With talk of restrictions easing, and how we manage our workplaces going forward, many organisational leaders are turning their thoughts to the “what next?” phase of this crisis. They are beginning to wonder when the right time might be to brush off their hiring plans, and how they might go about it if they do decide to hire. If the same thoughts have crossed your mind, here we share our learnings from working with many organisations, across all industry sectors during this pandemic.
We recognise that every industry has been affected differently and even within sectors, the breadth of impact from COVID-19 on businesses is huge. When considering this impact on your company and whether to hire, there are three different areas to weigh up.
Firstly, and most obviously, is the revenue impact. How much has your revenue been affected? How long do you think that will last? How quickly do you anticipate it returning? But beyond that, how have your people and culture been affected, and what is the impact for your organisation externally?
The state of an organisation’s culture is a crucial consideration when hiring. The success of a new employee has as much to do with your existing people as it does with the new hire. What is your current culture like? Will your people embrace a new person? Will they help them be successful? If not, it doesn’t mean you shouldn’t go ahead, but you do need to plan for how you will overcome these obstacles and being aware is the first step.
Next, think about how this crisis has impacted you externally in terms of your brand and reputation. How have your customers been affected, and will that alter how quickly they resume using your services? How quickly has your business adapted, and what are you doing differently to your competitors?
Thinking through these questions will help you to frame when you are ready to re-hire. There is a distinct advantage in being a first-mover and getting ahead of the competition, but if you get the timing wrong it could negatively impact your business.
Once you have decided that the time is right to move on your hiring plans, take a moment to determine how you could be creative with those plans. Does a new employee need to be based in your office? Do they even need to be based in your town or city, or even in the same country? Does it need to be a permanent person or would a casual or contractor give you more flexibility? Would a new pair of eyes help with fresh ideas and creativity to ensure you can keep adapting for the future? Don’t make the mistake of assuming what you thought you needed before COVID-19 is what you still need now.
Once these steps are complete, you are well placed to hire. You have put yourself in a position to set yourself and your new employee up for success, which is more likely to help you come out of this stronger.
However, it doesn’t stop there. Next, you need to assess your recruitment and onboarding process and spend some time planning how that might need to change. Start by mapping out your ideal person and tailor your process and needs accordingly. Your ideal person now may not be the same as it was pre-COVID. For example, if you are working from home more frequently, the personality traits that are now desirable may be different. Proactivity, organisational skills and communication skills may become more important than they previously were.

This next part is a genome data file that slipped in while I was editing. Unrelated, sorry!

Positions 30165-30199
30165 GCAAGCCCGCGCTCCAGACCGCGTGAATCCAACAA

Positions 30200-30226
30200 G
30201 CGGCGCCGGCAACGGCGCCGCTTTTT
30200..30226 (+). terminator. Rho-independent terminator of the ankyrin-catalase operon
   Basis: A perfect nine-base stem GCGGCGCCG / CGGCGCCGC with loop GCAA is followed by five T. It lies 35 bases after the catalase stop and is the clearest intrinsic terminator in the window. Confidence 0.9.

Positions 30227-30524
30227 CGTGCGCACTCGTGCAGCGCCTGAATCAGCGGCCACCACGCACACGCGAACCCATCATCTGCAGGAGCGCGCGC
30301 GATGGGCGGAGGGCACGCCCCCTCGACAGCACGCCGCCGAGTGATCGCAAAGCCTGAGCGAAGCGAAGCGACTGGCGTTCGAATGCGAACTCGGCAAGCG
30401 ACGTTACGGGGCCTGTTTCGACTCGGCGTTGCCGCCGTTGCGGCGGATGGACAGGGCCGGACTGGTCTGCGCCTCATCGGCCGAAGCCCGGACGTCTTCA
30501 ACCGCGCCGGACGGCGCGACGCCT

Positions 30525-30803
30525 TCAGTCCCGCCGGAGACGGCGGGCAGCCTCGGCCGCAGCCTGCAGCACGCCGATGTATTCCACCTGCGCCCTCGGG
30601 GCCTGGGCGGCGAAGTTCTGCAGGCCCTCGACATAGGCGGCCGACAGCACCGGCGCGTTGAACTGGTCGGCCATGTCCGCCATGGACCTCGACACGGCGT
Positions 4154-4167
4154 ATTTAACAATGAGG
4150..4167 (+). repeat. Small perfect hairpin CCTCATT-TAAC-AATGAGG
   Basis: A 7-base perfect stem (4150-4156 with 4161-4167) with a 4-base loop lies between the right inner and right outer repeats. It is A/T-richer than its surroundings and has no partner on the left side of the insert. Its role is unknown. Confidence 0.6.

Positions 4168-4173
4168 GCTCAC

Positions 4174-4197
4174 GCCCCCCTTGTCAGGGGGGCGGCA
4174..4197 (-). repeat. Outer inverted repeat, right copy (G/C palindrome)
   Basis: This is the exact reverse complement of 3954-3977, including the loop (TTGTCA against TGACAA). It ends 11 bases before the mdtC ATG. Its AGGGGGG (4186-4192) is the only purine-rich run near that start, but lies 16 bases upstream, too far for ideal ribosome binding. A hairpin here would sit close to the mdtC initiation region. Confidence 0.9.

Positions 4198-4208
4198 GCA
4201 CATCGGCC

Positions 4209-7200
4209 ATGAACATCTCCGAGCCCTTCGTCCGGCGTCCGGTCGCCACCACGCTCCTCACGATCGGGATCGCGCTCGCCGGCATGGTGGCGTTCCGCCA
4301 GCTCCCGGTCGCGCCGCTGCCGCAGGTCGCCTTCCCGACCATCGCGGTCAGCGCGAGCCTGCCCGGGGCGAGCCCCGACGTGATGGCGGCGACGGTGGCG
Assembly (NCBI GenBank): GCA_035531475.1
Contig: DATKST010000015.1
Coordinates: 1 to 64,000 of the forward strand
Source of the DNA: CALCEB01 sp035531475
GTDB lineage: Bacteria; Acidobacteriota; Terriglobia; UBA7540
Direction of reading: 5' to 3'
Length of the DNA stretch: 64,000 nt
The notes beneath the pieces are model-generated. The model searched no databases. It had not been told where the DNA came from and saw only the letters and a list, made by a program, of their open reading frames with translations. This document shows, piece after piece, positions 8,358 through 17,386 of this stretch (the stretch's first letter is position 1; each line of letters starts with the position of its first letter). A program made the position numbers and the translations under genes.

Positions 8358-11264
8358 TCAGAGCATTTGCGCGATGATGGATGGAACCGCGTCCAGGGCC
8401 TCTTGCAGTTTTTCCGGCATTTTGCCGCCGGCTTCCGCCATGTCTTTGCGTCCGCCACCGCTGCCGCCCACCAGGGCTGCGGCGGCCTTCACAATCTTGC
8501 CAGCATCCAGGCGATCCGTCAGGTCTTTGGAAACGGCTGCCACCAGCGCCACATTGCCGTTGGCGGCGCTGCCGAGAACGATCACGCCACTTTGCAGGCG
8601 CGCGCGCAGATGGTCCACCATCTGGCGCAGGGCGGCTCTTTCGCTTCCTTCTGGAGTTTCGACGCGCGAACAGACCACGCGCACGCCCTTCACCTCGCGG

Consider how you will assess your applicants. Can you interview in person and meet the government regulations? Should some or all of your process become virtual? In addition to an interview, we’d recommend asking applicants to undertake a relevant task assessment as part of the process. For example, you may want them to write a 30/60/90-day plan. You’ll also get a much better understanding of the person you are about to hire by also reading some of the body language of the referee, so prioritise references by video call.
In this environment, the best candidate may be in a job already, and they may be nervous to leave. To overcome this, you need to be clear and authentic in your communication throughout the process. In order to identify any concerns, have conversations with your applicants about their current role and organisation, and how they are feeling about what’s been happening. Carefully, explain why the role is available, and what your organisation is doing to ensure a secure future. Take time to understand what is important to your candidates and address how you can assist them in the areas which are meaningful for them.
And finally, before your new person starts, review your onboarding process and ensure it is fit for purpose. If you are not all working onsite, it is much more challenging to on-board someone remotely. What can you do to make them feel welcome when you are not there in person? Perhaps set up virtual morning teas with the team or do welcome videos. Spend much more time with them that you would normally and be clear in your expectations of them. Go over the induction process in different ways so they can hear important messages more than once. Set up a buddy system and confirm the buddy is clear on their role of being someone for the new hire to talk with and learn the unwritten rules from. Give and seek plenty of feedback.
As you can see there’s a lot to think about. There are more considerations to hiring now than there were pre-COVID-19 and it’s worth spending the time to feel confident. Done well it can give you a real competitive edge and will help you bounce forward more strongly.
Should you need further advice or assistance with any hiring needs feel free to contact me at firstname.lastname@example.org